the Flowers of the Field (c) 2007 muddart
“And why are you worried about clothing? Observe how the lilies of the field grow; they do not toil nor do they spin, yet I say to you that not even Solomon in all his glory clothed himself like one of these. But if God so clothes the grass of the field, which is alive today and tomorrow is thrown into the furnace, will He not much more clothe you? You of little faith!” – Matthew 6:28-30
In my last post I wrote about the “birds of the air” and how in the original language, the passage has the idea of fixedly observing the birds, as contrasted with casual observation. I then considered whether Jesus might have been speaking more than rhetorically, and actually suggesting that his hearers go out and intently observe the birds.
But he did not stop there. In the passage above, the word translated as “observe” likewise is not a casual observation, but has a fuller definition of “to learn thoroughly.” From a literary perspective, such compelling language, used in a parallel structure, strongly suggests that Jesus was indeed urging his hearers to go and personally take time to meditate upon the birds and how they live and eat, and upon the flowers and how they grow and flourish. How do they accomplish what they do? How do they do their amazing feats?
In the observation of these things the answer is hidden on how to not be worried or anxious or stressed about this life and all its most important concerns.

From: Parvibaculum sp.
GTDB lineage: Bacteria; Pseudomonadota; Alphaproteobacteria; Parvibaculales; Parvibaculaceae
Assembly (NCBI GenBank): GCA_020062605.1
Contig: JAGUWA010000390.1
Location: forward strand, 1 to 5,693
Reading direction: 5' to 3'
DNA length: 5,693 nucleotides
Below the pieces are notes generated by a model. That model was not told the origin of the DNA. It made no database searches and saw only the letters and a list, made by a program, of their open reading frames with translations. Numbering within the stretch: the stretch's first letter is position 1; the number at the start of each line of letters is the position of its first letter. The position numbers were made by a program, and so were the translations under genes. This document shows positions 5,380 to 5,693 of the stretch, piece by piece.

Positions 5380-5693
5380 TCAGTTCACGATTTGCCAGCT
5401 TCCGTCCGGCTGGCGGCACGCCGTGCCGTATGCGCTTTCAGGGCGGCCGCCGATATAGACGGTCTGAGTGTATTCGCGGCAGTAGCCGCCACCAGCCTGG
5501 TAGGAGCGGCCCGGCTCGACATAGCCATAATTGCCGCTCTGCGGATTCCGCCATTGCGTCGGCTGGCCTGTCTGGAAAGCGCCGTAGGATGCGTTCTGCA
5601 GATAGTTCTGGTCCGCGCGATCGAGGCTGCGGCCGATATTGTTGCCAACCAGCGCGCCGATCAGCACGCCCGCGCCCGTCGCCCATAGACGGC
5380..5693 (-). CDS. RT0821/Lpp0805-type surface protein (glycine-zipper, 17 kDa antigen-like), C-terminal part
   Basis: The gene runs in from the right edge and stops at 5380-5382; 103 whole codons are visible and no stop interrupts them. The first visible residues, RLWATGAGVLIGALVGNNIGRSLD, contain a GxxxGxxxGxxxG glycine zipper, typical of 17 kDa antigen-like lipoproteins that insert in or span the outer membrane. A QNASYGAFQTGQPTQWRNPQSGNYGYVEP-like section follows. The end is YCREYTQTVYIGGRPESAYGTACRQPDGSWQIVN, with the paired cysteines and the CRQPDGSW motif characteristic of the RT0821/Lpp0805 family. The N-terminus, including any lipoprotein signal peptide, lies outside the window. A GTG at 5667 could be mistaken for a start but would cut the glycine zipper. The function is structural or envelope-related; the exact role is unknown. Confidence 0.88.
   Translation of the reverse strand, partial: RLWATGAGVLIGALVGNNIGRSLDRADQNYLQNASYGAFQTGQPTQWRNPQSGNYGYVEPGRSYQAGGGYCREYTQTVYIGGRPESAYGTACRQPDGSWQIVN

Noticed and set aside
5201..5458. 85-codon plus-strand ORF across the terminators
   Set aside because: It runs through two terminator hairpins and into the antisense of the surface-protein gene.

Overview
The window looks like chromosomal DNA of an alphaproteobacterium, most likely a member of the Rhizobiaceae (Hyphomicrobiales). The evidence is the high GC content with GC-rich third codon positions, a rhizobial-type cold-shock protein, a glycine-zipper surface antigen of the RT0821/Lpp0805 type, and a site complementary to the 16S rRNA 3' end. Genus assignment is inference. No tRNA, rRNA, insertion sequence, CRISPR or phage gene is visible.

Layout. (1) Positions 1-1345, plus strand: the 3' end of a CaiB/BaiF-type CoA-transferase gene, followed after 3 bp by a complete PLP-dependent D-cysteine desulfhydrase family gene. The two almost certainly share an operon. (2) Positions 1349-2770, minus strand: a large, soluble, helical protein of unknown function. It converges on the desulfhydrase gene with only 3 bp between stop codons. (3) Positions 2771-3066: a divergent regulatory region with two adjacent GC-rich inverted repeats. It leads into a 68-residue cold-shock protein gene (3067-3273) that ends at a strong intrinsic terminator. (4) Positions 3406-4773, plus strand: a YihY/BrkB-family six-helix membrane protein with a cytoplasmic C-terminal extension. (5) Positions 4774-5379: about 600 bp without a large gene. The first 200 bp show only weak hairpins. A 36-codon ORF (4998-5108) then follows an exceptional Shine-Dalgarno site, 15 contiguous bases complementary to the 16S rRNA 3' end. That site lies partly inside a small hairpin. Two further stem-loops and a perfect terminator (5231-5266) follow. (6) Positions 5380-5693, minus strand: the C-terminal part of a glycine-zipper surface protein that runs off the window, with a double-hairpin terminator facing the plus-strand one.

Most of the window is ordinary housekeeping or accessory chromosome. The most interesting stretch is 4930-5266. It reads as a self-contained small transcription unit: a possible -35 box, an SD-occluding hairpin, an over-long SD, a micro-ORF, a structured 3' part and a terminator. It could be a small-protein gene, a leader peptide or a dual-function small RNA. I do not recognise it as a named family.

Have you ever taken some time to carefully study the birds and flowers in light of these questions? What did you learn? If you never have, why not try it? Let me know what you find out.
The Birds of the Air – (c) 1999 Muddart
For this reason I say to you, do not be worried about your life, as to what you will eat or what you will drink; nor for your body, as to what you will put on. Is not life more than food, and the body more than clothing? Look at the birds of the air, that they do not sow, nor reap nor gather into barns, and yet your heavenly Father feeds them. Are you not worth much more than they? And who of you by being worried can add a single hour to his life? – Matthew 6:25-27
Recently, I came to the conclusion that this passage and its context could easily be studied for a lifetime. I myself have been meditating rather intently on it for a number of years now, and I continue to find greater depths to its underlying meaning.
It began some years ago when I was going through a long period of very tight cash flow. Every payday, when I had to figure out how I was going to make a little money go a long way, I would sit down with this passage to try to quiet my soul and get peace in the midst of uncertainty about the future. I learned a lot of things both from these verses and the ones that follow them.
Did you know, for instance, the Greek word that is translated as “look” in this passage actually means to “observe fixedly?” Or that there are other Greek words used elsewhere to denote more casual observation? When I discovered that this was the literal meaning, it got me thinking: maybe Jesus wasn’t speaking rhetorically, maybe he was actually suggesting to his disciples to go and intently observe the birds. Maybe he was telling them, and me as well, that if we went and carefully observed the birds we would learn something about how not to worry, and how instead to trust God to supply our needs. Have you ever meditated on the birds of the air? What did you learn? If you never have, it’s worth the try.